Pete Seeger

Wimoweh (And Other Songs of Freedom and Protest)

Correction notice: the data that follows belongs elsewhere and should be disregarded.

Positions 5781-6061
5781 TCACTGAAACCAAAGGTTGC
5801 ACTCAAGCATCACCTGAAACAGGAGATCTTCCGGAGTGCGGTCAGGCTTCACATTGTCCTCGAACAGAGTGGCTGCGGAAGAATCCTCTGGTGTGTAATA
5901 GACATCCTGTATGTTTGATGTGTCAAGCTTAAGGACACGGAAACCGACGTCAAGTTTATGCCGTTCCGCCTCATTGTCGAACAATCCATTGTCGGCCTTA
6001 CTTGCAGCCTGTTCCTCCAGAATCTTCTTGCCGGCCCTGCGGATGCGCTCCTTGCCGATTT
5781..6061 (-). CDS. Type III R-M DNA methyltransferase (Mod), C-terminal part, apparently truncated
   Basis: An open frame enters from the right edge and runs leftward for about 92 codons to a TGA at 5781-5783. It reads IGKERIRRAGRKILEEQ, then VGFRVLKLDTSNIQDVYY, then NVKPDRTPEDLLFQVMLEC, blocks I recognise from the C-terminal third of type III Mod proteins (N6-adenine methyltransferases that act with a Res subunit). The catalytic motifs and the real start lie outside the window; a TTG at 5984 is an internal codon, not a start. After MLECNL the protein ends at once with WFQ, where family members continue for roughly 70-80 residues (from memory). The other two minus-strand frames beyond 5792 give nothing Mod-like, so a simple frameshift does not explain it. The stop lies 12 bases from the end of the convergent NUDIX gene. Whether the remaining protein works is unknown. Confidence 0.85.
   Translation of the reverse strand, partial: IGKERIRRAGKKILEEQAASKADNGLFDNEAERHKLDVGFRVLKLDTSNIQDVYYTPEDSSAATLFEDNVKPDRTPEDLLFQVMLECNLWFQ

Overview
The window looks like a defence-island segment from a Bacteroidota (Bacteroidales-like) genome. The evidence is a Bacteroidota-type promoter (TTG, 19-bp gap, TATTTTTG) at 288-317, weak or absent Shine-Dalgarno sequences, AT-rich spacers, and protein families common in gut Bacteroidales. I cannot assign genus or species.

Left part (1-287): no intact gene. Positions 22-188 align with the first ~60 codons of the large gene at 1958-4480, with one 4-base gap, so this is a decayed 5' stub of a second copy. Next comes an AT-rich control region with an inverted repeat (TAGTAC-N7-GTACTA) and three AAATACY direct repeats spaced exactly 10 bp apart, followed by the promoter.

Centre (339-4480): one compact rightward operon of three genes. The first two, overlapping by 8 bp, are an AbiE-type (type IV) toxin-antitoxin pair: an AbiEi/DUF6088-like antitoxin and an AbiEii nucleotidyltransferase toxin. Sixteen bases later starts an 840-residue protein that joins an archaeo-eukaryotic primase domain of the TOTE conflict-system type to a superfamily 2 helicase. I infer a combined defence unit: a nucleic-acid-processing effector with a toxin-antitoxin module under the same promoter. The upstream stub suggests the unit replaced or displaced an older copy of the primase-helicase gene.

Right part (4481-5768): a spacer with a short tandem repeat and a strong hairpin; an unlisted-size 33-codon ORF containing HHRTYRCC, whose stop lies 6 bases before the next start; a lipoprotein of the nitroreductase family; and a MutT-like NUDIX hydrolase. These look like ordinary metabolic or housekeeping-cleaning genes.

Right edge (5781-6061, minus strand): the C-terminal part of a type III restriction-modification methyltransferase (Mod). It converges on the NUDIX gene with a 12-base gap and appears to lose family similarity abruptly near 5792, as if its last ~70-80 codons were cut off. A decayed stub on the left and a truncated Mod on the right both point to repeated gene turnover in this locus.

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In 1961, Pete Seeger, long the flagship artist of the tiny independent Folkways Records label, signed to the major label Columbia Records. This did not, as it turned out, mean that he actually left Folkways, which retained the right to issue not only previously unreleased recordings dating from before the Columbia deal, but also new recordings if Columbia didn't deem them sufficiently commercial to constitute competition. Nevertheless, Moses Asch, head of Folkways, couldn't have been very pleased at the development, and when Columbia issued its first Seeger album, a live LP called Story Songs in August 1961, Folkways countered the same month with its own live album, Sing Out with Pete!, which turned out to be a cobbled-together set of tracks that had been left off earlier Seeger live collections. In 1968, Folkways was in a flurry of releasing Seeger compilations (the others were Pete Seeger Sings Woody Guthrie, Pete Seeger Sings Leadbelly, and Where Have All the Flowers Gone?), and this one takes eight of the 12 tracks from the Sing Out with Pete! album, re-sequences them, and adds a few other stray tracks ("Wasn't That a Time," "What a Friend We Have in Congress," and "Hymn to Nations"). The recordings also seem to have been re-edited and remixed, with some extra waves of applause overdubbed. Although it contains a couple of Seeger's greatest hits, "Wimoweh" and "If I Had a Hammer (Hammer Song)," as well as some interesting performances of spirituals, with such collaborators as Big Bill Broonzy, Memphis Slim, and Willie Dixon thrown in, the album is still a hodgepodge. In fact, it's even more of a hodgepodge than the original version was seven years previously.

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